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Lifestyle

Here's the 411 for confused '24' fans

Don't ask me about Fox's coming "Bachelorettes in Alaska." As your "24" guru, however, I serve at your pleasure.

A friend called the morning after Tuesday's finale of our favorite Fox series, all upset that she somehow forgot to watch. Talk about irresponsible. When she pleaded for an update, I decided to have some fun and feed her something ludicrous.

"It turns out that Kim is Sen. Palmer's illegitimate daughter," I lied.

"OK," she replied, accepting that as plausible in a series whose exotic plot perversions became legendary in its turbulent first season.

Even those who did see Tuesday's episode needed my help, and e-mails immediately poured in asking for guidance. So I took a few days to study the tape, stroke my chin and carefully weigh its nuances and implications.

Yes, yes, I'll get to poor Teri shortly. But first the good news: Upstanding David Palmer (Dennis Haysbert) went almost berserk, giving seething comeuppance to his scheming witch of a wife, Sherry (Penny Johnson Jerald), saying he no longer wanted any part of her. All right!

Not that we've necessarily seen the last of Sherry. I see her returning next season as an Irish terrorist.

The Drazens were history, meaning Dennis Hopper's Serbspeak is no longer available for comic relief.

Terrorist hussy Nina Myers (Sarah Clarke) was affirmed as the vicious mole inside CTU, and was finally on ice after blowing away some of her fellow feds and YOU KNOW WHO.

Jack (Kiefer Sutherland) had to be restrained from executing his former lover on the spot, relenting only after she blurted out that she worked for someone other than Victor Drazen (Hopper). If so, her new boss is surely someone much more insidious than Drazen.

I'm betting on Martha Stewart.

Now the bad news ...

Jack Bauer's grating daughter, Kim (Elisha Cuthbert), survived. She was safely in tow at the government's Counter Terrorist Unit (CTU) after her underwater Houdini trick liberated her from the Drazen gang. However, she remains ripe for additional abductions next season.

As the father of a former teenager, I know the turf. But is Kim a load or what?

Her multiple abductions this season brought to mind a bit from Woody Allen's old stand-up act about him being kidnapped as a kid. It goes roughly like this:

The kidnappers send Woody's mother and father a ransom note. But his parents' habitually read only in bed when they turn in for the evening. So that's when they read the ransom note, inevitably falling asleep before reaching the end.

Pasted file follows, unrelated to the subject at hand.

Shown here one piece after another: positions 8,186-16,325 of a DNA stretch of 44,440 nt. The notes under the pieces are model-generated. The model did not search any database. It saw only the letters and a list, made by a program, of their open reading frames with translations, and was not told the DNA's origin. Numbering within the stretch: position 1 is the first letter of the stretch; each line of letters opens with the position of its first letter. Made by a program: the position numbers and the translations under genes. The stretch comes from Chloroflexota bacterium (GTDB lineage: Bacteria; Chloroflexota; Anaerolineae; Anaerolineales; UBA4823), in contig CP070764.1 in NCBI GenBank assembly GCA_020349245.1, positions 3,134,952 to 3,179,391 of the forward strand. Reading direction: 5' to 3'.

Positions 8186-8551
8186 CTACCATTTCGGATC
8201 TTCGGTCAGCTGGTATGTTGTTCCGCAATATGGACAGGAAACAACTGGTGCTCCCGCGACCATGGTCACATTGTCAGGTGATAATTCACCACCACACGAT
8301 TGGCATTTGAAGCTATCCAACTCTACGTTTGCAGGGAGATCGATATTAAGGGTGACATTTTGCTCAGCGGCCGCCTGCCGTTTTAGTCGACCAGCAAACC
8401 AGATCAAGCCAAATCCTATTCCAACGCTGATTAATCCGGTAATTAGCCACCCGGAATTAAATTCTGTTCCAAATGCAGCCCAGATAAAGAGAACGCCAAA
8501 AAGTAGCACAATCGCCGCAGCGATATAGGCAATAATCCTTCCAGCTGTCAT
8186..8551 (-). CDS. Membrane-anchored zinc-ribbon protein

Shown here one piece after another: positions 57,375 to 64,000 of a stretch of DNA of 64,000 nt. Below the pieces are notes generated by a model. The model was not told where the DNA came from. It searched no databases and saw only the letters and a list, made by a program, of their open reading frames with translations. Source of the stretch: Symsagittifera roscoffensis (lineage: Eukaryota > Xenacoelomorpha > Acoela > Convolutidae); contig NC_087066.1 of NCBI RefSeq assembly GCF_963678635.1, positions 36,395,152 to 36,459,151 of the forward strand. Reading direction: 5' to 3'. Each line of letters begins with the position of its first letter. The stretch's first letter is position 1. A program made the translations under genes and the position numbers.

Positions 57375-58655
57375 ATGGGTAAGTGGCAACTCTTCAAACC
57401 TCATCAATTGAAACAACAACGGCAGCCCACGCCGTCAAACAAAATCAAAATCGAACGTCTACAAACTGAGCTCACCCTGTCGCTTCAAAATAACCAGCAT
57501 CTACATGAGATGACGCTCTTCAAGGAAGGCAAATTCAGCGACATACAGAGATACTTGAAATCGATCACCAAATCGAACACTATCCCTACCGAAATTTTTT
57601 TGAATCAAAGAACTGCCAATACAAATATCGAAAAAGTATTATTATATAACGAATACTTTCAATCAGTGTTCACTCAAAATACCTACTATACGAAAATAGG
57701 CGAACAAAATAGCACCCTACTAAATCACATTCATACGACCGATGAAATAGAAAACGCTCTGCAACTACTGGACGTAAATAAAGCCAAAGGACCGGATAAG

Naturally it takes them several nights to get through the note. When they finally do read it all, they send the kidnappers the ransom, but with another note: Here's the money, keep the kid.

Now, the big moment: The season ended with Jack devastated, cradling his bloody wife, Teri (Leslie Hope), in his arms after finding her shot dead by Nina, who had taken her prisoner. Yet this series, after all, found a way for Kim to survive after the car she was sitting in rolled off a mountain and burst into flames.

So the big question: Is Teri really dead?

"Coma! Definitely a coma!"

That comes from my wife, who (at my urging) watched "24" for the first time Tuesday and concluded that Teri is barely alive and will resurface next season, rendered comatose by her critical wounds.

Amnesia followed by a coma. I like it. If Teri is unconscious next season, abducting her will be that much easier.

Because this is an in-depth analysis, I called Stan Rosenfield, whose Los Angeles public relations firm represents Hope. We were fraternity brothers in college. So I planned to shoot him the secret password and beg him to give me the scoop, for old time's sake, on whether Hope is returning to "24" next season.

But Rosenfield, possibly fearing terrorist reprisals if he spoke to me, was said to be out of the office.

It's obvious that, unlike much of prime time, "24" is not a series you can easily put behind you. I'm now getting e-mails noting the odds against Hope's Teri and Clarke's Nina both returning to the series because the actresses look too much alike. Others are saying that Nina went bad after she stopped using a Mac (I didn't pick up on that).

As for the future, e-mailer Robert Levinson has a droll thought. With "Ally McBeal" now history, he suggests casting Calista Flockhart as an ally of Jack's and renaming the series "24-22-24."

Or ... maybe not. If you really want to know how the second season will begin, gather around once more, my followers. Here is my prediction:

Jack awakens in a sweat, shaken and still sobbing about the fate of his beloved Teri, only to realize that the show's entire first season has been a terrible dream.

"What is it?" asks the woman beside him in bed. When she turns toward him, we see her face. It's Nina.

Now get out of here, and don't bother the "24" guru again until this fall.

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